The story of the electron shows that the language of ‘discovery’ in science is misleading and problematic. Instead, we should focus on contextualising significant scientific events more carefully and accurately.
37°C is the oft-quoted number for ‘normal human temperature’, but modern humans run a little colder than that.
‘Freezing‘ time to save lives – a groundbreaking treatment or a risky gamble, asks Serene Dhawan From the enchanted slumbers of Sleeping Beauty and Snow White to the cryogenic chambers of Prometheus and Passengers, we have long been fascinated by the concept of suspended animation. Now, in a ground-breaking clinical trial at the University of Maryland Medical Centre, doctors are using this fantastical technique as an experimental therapy for patients who have
In a society of failed democracies, we turn to group decision-making in other species, beginning with honeybees in spring – signalling a fresh start.
APHENOTYPICAL! Hampshire College’s non-human visiting scholar simulates maps and transmits learned behaviour, all without the use of a brain.
Laurence Cooper discusses computational methods and future technologies that can help us improve our understanding of particle physics. Laurence is a PhD student in theoretical physics at DAMTP, Cambridge. Look around. Take any object nearby and ask yourself: ‘What is this made from?’. Repeat it. My keyboard is made from plastic which is made from polymers which are made from smaller molecules, which are made from… Once you get to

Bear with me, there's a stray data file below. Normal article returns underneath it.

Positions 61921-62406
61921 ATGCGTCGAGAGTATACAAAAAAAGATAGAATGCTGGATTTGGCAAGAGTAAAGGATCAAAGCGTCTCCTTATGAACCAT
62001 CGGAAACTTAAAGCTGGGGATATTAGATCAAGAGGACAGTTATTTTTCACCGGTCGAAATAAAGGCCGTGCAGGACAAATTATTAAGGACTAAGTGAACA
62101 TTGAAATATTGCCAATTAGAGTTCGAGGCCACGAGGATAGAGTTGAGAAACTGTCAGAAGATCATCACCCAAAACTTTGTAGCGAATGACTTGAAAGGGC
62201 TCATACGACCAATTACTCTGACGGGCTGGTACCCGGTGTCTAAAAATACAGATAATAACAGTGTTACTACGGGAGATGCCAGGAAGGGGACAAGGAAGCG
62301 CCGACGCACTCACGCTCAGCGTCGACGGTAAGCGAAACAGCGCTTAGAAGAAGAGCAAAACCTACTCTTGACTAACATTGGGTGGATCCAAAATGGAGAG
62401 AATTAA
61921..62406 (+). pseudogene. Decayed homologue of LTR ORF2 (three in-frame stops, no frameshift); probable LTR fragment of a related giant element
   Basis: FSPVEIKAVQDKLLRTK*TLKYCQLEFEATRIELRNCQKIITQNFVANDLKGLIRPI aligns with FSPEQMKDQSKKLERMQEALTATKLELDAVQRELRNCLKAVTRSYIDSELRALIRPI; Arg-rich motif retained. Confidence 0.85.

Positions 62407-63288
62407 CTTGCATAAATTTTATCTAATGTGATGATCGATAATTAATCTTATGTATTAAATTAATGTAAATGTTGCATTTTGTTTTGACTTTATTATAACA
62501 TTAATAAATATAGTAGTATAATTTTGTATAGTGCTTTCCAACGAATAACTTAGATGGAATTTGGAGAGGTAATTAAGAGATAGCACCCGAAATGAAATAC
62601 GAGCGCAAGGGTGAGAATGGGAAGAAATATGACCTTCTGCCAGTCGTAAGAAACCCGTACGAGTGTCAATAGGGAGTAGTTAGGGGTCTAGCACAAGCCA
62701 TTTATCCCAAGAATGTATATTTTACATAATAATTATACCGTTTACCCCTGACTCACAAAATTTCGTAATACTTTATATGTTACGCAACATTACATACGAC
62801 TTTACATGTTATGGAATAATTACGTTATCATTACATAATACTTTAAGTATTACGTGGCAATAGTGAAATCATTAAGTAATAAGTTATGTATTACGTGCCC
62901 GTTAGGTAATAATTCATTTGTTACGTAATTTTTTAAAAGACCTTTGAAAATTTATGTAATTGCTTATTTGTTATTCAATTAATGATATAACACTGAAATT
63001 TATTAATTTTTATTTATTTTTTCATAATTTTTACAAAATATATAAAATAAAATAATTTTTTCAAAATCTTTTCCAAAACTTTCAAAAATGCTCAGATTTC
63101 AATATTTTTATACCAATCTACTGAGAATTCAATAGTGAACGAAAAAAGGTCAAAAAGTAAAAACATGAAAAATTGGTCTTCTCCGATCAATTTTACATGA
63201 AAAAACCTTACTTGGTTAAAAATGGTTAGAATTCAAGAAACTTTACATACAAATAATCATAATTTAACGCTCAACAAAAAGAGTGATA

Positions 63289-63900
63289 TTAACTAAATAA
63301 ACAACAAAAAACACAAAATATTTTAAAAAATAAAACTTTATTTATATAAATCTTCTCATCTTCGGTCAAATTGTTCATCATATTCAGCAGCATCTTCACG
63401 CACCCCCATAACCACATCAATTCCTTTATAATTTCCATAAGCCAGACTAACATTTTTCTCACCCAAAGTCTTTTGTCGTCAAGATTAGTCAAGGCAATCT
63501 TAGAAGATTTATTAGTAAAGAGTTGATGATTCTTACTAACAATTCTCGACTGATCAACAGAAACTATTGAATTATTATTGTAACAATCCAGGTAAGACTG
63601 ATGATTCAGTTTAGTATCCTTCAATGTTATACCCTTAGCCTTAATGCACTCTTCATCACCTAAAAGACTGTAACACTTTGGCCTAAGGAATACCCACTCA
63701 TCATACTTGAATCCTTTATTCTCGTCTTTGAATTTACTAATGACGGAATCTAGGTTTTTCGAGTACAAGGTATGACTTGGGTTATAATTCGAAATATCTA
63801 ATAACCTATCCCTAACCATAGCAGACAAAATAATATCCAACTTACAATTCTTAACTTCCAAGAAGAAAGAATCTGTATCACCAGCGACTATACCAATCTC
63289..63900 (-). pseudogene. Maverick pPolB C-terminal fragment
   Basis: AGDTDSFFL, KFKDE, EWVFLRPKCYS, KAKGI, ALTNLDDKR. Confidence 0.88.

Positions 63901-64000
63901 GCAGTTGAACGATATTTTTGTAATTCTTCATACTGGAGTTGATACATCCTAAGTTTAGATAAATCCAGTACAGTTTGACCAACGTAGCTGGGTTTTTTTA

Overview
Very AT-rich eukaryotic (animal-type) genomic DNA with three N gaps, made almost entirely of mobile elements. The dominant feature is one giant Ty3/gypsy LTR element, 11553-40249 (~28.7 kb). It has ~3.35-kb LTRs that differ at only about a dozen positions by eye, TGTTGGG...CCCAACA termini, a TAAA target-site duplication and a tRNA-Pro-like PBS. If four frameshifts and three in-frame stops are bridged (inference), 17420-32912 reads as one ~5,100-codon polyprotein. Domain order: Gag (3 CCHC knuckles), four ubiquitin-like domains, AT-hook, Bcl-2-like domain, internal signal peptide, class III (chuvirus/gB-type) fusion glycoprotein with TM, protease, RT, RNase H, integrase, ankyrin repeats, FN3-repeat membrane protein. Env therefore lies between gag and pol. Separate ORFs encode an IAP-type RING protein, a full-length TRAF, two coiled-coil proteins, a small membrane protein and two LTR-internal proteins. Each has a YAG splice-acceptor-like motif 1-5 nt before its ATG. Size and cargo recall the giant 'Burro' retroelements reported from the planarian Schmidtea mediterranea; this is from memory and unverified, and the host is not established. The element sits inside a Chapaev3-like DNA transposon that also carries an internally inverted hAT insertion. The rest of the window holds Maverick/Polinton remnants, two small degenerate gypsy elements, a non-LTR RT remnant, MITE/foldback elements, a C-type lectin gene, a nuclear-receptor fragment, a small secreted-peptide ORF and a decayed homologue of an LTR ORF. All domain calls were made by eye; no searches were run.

James Macdonald interviews Professor John Miles and start-up Wayve about the future of autonomous vehicles In the UK, there are 48 million driving license holders, around three-quarters of the population. The car has been a huge enabler of personal mobility across society and the ability to travel is a large part of the quality of life we now enjoy. But for such an embedded part of our culture there are
Sleep insights from Drosophila
Mrittunjoy Majumdar A network of eight radio telescopes spanning locations in various continents, from Antarctica to Europe and South America, called the Event Horizon Telescope (EHT) has captured the first image of a black hole ever. In a project that involved more than 200 scientists, the latest achievement of the team marks a milestone in the study of the enigma that black holes are. Einstein’s general relativity first laid the theoretical groundwork for predicting the existence of black
BlueSci presents three perspectives on how scientists have expanded our understanding of science using the greatest laboratory of all – planet Earth. We begin with a piece by Bryony Yates, on using Earth’s biosphere in the study of life. HUMANS HAVE LONG been fascinated with the natural world, as pre-historic paintings of plants and animals so beautifully illustrate. We can trace formal scientific study back to Ancient Greek philosophers, with